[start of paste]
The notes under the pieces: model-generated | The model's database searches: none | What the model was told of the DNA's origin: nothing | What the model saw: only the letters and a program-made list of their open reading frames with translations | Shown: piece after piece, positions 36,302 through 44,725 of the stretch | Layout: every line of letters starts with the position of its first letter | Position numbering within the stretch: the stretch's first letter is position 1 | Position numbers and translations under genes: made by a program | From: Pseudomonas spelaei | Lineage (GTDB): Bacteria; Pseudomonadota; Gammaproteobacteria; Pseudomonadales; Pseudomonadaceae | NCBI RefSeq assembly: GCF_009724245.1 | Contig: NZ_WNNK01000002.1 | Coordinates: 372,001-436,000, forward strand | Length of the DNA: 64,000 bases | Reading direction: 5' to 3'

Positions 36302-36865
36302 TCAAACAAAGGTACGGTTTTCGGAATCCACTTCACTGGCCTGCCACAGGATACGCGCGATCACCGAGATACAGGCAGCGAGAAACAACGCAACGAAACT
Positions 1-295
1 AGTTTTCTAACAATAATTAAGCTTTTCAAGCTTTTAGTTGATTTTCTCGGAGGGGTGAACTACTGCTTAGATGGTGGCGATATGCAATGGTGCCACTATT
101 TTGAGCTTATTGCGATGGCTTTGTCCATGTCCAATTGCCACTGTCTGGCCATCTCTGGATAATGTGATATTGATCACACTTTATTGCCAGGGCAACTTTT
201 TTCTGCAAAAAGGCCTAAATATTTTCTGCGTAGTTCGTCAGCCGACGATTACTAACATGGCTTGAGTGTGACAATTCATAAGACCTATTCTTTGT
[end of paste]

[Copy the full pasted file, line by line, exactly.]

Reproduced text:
The notes under the pieces: model-generated | The model's database searches: none | What the model was told of the DNA's origin: nothing | What the model saw: only the letters and a program-made list of their open reading frames with translations | Shown: piece after piece, positions 36,302 through 44,725 of the stretch | Layout: every line of letters starts with the position of its first letter | Position numbering within the stretch: the stretch's first letter is position 1 | Position numbers and translations under genes: made by a program | From: Pseudomonas spelaei | Lineage (GTDB): Bacteria; Pseudomonadota; Gammaproteobacteria; Pseudomonadales; Pseudomonadaceae | NCBI RefSeq assembly: GCF_009724245.1 | Contig: NZ_WNNK01000002.1 | Coordinates: 372,001-436,000, forward strand | Length of the DNA: 64,000 bases | Reading direction: 5' to 3'

Positions 36302-36865
36302 TCAAACAAAGGTACGGTTTTCGGAATCCACTTCACTGGCCTGCCACAGGATACGCGCGATCACCGAGATACAGGCAGCGAGAAACAACGCAACGAAACT
Positions 1-295
1 AGTTTTCTAACAATAATTAAGCTTTTCAAGCTTTTAGTTGATTTTCTCGGAGGGGTGAACTACTGCTTAGATGGTGGCGATATGCAATGGTGCCACTATT
101 TTGAGCTTATTGCGATGGCTTTGTCCATGTCCAATTGCCACTGTCTGGCCATCTCTGGATAATGTGATATTGATCACACTTTATTGCCAGGGCAACTTTT
201 TTCTGCAAAAAGGCCTAAATATTTTCTGCGTAGTTCGTCAGCCGACGATTACTAACATGGCTTGAGTGTGACAATTCATAAGACCTATTCTTTGT